THE 2011 NSW state election delivered a swag of seats in western Sydney to the Liberal Party. Widespread dislike and distrust of the ALP re-focused the attention of many of the formerly Labor-voting ethnic communities on the potential benefits of a Coalition government.
In particular, the Lebanese Muslim Association threw its weight behind the Liberals and a raft of Muslim independents. The Labor machine, centred on Eddie Obeid and his lieutenants, crumpled under the corrosive evidence of corruption.
But over the past four years, trends evident at that time have taken new directions. The Obeid Labor machine, which had kept Muslims out of the parliament, has been replaced in many areas by invigorated networks run by younger, ambitious Lebanese Muslim, Indians, Bangladeshis and Turks - in addition to the already entrenched Chinese and Koreans.
The Lebanese Muslim Association did make a last-minute intervention, however. It criticised Labor leader Luke Foley, who is running for the lower house seat of Auburn - which has one of the highest Muslim populations in NSW.
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Changing demographics and party attitudes
Class mobility in many of these communities has transformed the leadership from first-generation, often public sector union types, into more middle class activists ranging from real estate agents and developers to entrepreneurs, accountants and financiers. All are eager to enjoy the local property booms.
Communities from the sub-continent include many fluent English-speakers whose capacity to engage with Australian politics has been far more rapid than some of the earlier communities from non-English speaking backgrounds. Communities Minister Victor Dominello, marked for promotion after the election, has been vigorous in pushing his Multicultural NSW vision against an almost invisible Labor opponent.
These political trends were first evident in the transformation of local councils throughout Sydney's west and southwest.
No longer rotten Labor boroughs, they have attracted Liberals, independents, Greens and for a time Unity councillors. For example, Burwood Council in Sydney's inner-west offers translations in Arabic, Greek, Mandarin and Korean. It overlaps with the state seat of Strathfield, where Labor mayor John Faker was likely to be the successful candidate until the ALP parachuted former Newcastle MP Jodi McKay into the seat.
Nearby, the seat of Auburn would have seen Muslim Lebanese-Australian and former mayor Hicham Zraika replace Christian Lebanese-Australian Barbara Perry as Labor candidate. However, they were both pushed aside as Foley gained lower house pre-selection. Auburn's current Liberal mayor Ronney Oueik, who is Lebanese of dual religious backgrounds, is running against Foley. He has taken aim at Foley as a non-local.
A group, Change Auburn, has pilloried Foley for his pro-Israel and pro-Armenian views. This has touched on many local prejudices, given the strong Turkish and Arab population.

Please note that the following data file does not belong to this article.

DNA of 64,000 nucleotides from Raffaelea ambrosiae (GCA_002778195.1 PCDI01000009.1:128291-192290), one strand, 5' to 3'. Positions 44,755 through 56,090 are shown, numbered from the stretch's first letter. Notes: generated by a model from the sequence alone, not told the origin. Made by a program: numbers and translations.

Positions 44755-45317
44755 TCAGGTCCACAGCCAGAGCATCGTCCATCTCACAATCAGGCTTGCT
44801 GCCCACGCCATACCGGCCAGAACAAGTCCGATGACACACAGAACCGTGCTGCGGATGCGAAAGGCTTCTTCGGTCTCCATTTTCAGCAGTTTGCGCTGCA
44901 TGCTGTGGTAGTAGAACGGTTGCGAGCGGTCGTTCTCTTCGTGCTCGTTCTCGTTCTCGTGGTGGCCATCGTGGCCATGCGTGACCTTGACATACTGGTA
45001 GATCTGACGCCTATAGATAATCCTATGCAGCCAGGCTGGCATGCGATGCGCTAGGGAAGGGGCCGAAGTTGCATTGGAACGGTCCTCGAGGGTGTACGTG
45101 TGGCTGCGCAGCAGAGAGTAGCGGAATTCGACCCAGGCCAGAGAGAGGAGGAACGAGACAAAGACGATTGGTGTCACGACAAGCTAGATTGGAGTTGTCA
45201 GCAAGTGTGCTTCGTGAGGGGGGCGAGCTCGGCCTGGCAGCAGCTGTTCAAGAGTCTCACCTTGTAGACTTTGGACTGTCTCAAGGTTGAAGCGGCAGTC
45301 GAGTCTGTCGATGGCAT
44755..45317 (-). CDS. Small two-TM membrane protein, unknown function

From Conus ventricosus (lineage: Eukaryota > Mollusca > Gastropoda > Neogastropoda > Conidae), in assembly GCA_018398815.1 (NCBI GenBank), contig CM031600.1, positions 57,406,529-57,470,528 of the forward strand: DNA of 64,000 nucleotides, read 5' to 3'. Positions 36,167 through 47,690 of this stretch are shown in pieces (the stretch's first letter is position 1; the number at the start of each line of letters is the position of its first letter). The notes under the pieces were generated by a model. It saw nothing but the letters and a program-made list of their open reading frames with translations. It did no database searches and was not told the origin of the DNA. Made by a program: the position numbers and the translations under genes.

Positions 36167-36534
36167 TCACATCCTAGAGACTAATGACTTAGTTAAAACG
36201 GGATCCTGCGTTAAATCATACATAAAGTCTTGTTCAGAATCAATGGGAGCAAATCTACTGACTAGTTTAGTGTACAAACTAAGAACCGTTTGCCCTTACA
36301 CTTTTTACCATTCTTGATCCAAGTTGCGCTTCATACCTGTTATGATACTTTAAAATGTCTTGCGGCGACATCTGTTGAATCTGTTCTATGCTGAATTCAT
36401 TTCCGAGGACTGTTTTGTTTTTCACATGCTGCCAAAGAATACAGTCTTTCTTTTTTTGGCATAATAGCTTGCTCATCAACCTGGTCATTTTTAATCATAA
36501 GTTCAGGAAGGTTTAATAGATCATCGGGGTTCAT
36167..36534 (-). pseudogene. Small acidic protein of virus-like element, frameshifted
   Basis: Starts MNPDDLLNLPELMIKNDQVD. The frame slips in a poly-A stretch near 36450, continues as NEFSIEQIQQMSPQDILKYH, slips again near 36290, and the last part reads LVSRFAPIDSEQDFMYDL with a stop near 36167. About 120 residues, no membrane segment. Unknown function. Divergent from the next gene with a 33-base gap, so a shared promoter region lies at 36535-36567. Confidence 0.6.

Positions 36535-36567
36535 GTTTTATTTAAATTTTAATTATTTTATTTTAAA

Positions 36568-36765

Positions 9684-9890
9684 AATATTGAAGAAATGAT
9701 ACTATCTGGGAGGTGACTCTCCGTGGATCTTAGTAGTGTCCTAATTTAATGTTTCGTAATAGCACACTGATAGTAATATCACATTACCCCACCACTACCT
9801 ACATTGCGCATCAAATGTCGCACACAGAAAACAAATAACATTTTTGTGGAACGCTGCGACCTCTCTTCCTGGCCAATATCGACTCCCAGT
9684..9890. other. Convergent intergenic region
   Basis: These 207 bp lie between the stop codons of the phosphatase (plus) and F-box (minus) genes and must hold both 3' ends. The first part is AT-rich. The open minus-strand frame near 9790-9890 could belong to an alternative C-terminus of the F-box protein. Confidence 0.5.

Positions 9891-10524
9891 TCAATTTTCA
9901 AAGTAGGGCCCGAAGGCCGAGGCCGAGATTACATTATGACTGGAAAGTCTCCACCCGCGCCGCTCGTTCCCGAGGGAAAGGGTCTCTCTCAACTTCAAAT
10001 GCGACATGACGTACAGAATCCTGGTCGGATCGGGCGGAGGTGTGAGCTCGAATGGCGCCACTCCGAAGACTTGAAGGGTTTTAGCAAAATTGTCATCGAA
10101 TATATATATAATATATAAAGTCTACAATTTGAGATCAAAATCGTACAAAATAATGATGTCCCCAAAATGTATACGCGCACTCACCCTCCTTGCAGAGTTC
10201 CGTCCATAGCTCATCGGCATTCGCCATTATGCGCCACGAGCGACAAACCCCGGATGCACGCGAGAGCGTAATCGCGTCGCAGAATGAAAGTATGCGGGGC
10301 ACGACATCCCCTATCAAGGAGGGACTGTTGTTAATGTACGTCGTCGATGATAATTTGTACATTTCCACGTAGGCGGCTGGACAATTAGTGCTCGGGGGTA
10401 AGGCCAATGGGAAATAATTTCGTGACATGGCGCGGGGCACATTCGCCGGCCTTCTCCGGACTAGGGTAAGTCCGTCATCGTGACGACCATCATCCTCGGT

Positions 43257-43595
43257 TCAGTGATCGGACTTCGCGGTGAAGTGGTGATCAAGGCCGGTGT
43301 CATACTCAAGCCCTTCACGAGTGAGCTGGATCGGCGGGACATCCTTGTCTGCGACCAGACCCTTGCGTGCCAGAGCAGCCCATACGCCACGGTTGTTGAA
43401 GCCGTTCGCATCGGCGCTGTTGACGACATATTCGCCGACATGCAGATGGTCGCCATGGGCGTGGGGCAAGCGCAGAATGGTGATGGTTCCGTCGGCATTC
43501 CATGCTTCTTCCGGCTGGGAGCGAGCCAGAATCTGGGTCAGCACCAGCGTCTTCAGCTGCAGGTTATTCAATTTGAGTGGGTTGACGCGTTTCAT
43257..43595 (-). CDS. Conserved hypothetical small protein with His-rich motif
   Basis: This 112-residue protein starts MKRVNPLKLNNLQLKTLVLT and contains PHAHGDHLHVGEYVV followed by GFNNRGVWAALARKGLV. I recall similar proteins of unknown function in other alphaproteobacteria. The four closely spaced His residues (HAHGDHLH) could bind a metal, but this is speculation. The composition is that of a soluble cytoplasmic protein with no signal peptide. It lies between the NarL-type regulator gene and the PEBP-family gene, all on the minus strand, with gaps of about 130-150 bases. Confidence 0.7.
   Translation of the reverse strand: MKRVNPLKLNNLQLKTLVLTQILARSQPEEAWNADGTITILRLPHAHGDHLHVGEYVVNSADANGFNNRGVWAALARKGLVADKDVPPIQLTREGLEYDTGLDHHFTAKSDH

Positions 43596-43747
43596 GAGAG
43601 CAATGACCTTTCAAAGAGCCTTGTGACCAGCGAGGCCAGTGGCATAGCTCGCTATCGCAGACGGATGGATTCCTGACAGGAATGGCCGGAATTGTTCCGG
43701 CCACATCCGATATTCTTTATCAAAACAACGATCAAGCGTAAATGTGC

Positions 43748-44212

In nearby Lakemba, ex-Punchbowl High headmaster Jihad Dib will run to keep the seat in Labor Party hands. This marks a tidal shift in the ALP's perspective.
Key multicultural issues
Multicultural issues are also stirring in NSW. They range from education, aged care and health through to political rights to commemorate unresolved overseas conflicts.
Multiculturalism has long included the principle that groups can hold onto their own cultural and political values and views, but they do not introduce their unresolved post-wartime hostilities into Australian political life. In its various guises, Multicultural NSW has been very successful over time in negotiating truces among communities whose young men might otherwise be very violent with each other.
A bubbling conflict has surfaced over whether Multicultural NSW demanded that local governments not permit ethnic groups to commemorate volatile overseas events. In this regard, Turkish groups have actively sought to reassert the primacy of Turkish definitions of reality, especially after a 2013 NSW parliamentary resolution recognising the Armenian genocide.
While Multicultural NSW says it was circulating only a draft proposal, Turkish and Japanese advocacy groups had claimed a victory for their efforts to block their opponents. This was until those same Armenian, Greek, Chinese and Korean groups - who were seeking their own memorials - successfully forced Dominello to order the draft withdrawn.
In this raft of issues, the NSW government has been placed front and centre in a writhing nest of global soft power conflicts of which it appears to have washed its hands. However, Foley also embodies far too many of them for his own electoral safety.
Given the circumstances, the western Sydney electorates affected by such issues are far less predictable than may be thought.
- Andrew Jakubowicz is Professor of Sociology and Codirector of Cosmopolitan Civil Societies Research Centre at University of Technology, Sydney